Students forcefully evicted by police from a university building in Amsterdam are the vanguard of a growing protest movement in Europe resisting what they say is the commercialisation of higher education.

A police raid on the University of Amsterdam (UvA) in April may have ended the 45-day long occupation of the Maagdenhuis building by student group De Nieuwe Universiteit (The New University, DNU), but its message has been echoed elsewhere, including in Denmark and the United Kingdom.

The Dutch student protests claimed one high-profile victim, Louise Gunning, head of the UvA executive board, who resigned after the students' eviction. 

"It was all very chaotic and frightening," said media studies student Judith, 27, who asked that her surname name not be used for fear of university reprisals. She had slept at the Maagdenhuis building - which houses the UvA's executive board - for seven weeks with 50 other students before the police arrived.

"As soon as I got separated from the group, the police grabbed me and put me in their car," said Judith, who was detained for a day.

Officers evicted the students after a 45-day occupation [Vera Duivenvoorden]

Forceful eviction

Police officers gathered outside the building on April 11, and then evicted the students as television crews and onlookers watched. Eleven students were arrested and one police officer was injured in the scuffles.

Protesters chanted: "Occupy, deplore, I don't want this board any more," and "Go away with your commercialisation."

"Our dissatisfaction stems from the ongoing financialisation and managerialism that is increasingly coming to dominate academic life," said a DNU member on condition of anonymity, also fearing retribution.

Specific complaints are the lack of democracy in how the university is governed, budget cuts aimed at humanities, worsening work conditions for temporary staff, and risky property speculation by the university's board, the DNU member said.

Judith said she doesn't want to live in a world in which "financial interests carry more value than subjects like philosophy and languages that teach a deeper understanding".

The university justified its decision to call in the police saying it feared an outbreak of violence, and highlighted the DNU's dismissal of a negotiated settlement.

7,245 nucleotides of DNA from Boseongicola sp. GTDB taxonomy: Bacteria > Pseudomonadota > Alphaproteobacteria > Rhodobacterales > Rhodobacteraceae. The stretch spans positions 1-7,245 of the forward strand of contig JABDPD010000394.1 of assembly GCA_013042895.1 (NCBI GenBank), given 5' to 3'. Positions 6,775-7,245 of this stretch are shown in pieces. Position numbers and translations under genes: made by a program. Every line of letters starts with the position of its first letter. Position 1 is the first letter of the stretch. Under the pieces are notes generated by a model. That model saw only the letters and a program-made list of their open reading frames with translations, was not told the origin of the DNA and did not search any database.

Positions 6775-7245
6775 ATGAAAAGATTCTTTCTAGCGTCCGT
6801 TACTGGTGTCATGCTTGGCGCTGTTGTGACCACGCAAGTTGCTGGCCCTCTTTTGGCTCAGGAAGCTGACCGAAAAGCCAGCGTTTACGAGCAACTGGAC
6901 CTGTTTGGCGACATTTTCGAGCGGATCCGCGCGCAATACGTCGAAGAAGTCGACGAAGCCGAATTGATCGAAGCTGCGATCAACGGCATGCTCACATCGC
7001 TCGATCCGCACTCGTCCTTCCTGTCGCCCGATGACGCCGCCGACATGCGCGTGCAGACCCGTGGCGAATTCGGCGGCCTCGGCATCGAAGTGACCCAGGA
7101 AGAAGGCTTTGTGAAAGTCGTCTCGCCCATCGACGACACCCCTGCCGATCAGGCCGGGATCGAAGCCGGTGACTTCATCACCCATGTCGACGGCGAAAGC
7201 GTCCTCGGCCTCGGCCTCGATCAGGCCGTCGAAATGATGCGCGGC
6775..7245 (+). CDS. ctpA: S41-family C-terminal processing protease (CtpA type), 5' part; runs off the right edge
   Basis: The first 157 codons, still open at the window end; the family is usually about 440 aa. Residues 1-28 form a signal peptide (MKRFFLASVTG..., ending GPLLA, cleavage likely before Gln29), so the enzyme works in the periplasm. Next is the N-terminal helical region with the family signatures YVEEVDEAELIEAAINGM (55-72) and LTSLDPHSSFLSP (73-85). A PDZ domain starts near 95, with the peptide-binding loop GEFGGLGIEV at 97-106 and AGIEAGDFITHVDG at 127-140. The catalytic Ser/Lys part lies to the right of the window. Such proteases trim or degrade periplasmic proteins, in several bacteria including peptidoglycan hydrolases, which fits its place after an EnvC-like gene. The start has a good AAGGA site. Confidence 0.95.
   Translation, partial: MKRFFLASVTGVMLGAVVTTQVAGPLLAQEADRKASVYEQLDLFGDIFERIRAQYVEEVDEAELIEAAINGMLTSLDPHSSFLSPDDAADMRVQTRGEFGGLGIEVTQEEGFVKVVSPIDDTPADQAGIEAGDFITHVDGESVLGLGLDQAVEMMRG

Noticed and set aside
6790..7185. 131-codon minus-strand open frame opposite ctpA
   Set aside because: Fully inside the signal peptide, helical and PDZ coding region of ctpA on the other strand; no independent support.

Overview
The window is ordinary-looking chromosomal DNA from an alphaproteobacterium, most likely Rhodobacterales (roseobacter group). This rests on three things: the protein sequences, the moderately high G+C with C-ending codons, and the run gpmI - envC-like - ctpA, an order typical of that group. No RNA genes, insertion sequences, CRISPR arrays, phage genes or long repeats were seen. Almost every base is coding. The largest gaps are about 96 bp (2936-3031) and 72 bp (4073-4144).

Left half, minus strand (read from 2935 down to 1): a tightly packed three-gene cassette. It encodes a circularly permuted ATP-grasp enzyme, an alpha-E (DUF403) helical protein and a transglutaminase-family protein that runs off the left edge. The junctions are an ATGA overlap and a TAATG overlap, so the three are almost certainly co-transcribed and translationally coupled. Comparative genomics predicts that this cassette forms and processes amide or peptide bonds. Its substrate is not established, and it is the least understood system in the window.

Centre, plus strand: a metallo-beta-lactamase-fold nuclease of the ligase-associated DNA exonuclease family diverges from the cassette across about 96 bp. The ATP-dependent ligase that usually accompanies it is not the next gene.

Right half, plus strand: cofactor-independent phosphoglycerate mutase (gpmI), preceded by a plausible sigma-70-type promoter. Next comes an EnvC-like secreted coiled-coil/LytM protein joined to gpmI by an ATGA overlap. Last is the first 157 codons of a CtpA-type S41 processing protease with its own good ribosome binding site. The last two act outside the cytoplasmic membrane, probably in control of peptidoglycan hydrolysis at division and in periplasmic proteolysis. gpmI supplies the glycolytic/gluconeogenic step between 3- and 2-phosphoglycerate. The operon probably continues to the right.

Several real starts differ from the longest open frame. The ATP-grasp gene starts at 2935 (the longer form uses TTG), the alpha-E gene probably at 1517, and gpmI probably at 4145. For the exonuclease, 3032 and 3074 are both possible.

"A combination of [violent] incidents, the fear that it could get out of hand ... left us no other choice," an UvA spokesperson told Al Jazeera on condition of anonymity. "It is the best for everyone to look forward and work together on ideas for a more democratic university."

A student sleeping in the university's administrative centre, Maagdenhuis, in Amsterdam [EPA]

International flavour

The fervour of the DNU has also been evidenced at other universities where students are speaking out against managerial practices and reforms.

About 500 supporters of Et andet universitet, a Danish student group, are occupying buildings at three different universities to protest what they say is a continuous government assault on higher education.

Bodil, a member of the movement, told Al Jazeera: "The reforms recently implemented are designed to serve corporate interests instead of society as a whole, and as such [are] just the latest step towards abolishing the university tradition of independent research and the belief that knowledge possesses a value in itself.

"The university system as it is now could not possibly meet our demands as the structure is undemocratic at its very core, with corporate representatives on the board while students and staff are deprived of any real influence," said Bodil, who also gave only one name for publication.

In March, students at the London School of Economics calling themselves the "Free University of London" barricaded themselves in a building in protest at what they called "the marketisation" of higher education.

Students in London march against university funding cuts [Pacific Press]

Mixed reaction

The Amsterdam protests generated a mixed reaction with some criticising the students' actions.

Columnist Bastiaan Bommeljé wrote in the newspaper NRC that, "The demolition of higher education in the Netherlands is not only the fault of derailed university officials, but also students themselves, who are the slowest, least studious, most calculating and, according to a recent report from the education inspectorate, least motivated among all OECD countries."

It was criticism that made Judith laugh. She responded that working 20 hours a day for DNU's ideals cannot be evidence of laziness.

"At university you are taught to think critically - they should actually be happy that we are putting this philosophy into practice," she said. 

UvA authorities insisted they are committed to continuing talks with student protesters and concerned staff.

"The past couple of months marked the beginning of a more democratic and reconstituted university," the UvA spokesperson told Al Jazeera. "We'll use the upcoming year for further development."

Source: Al Jazeera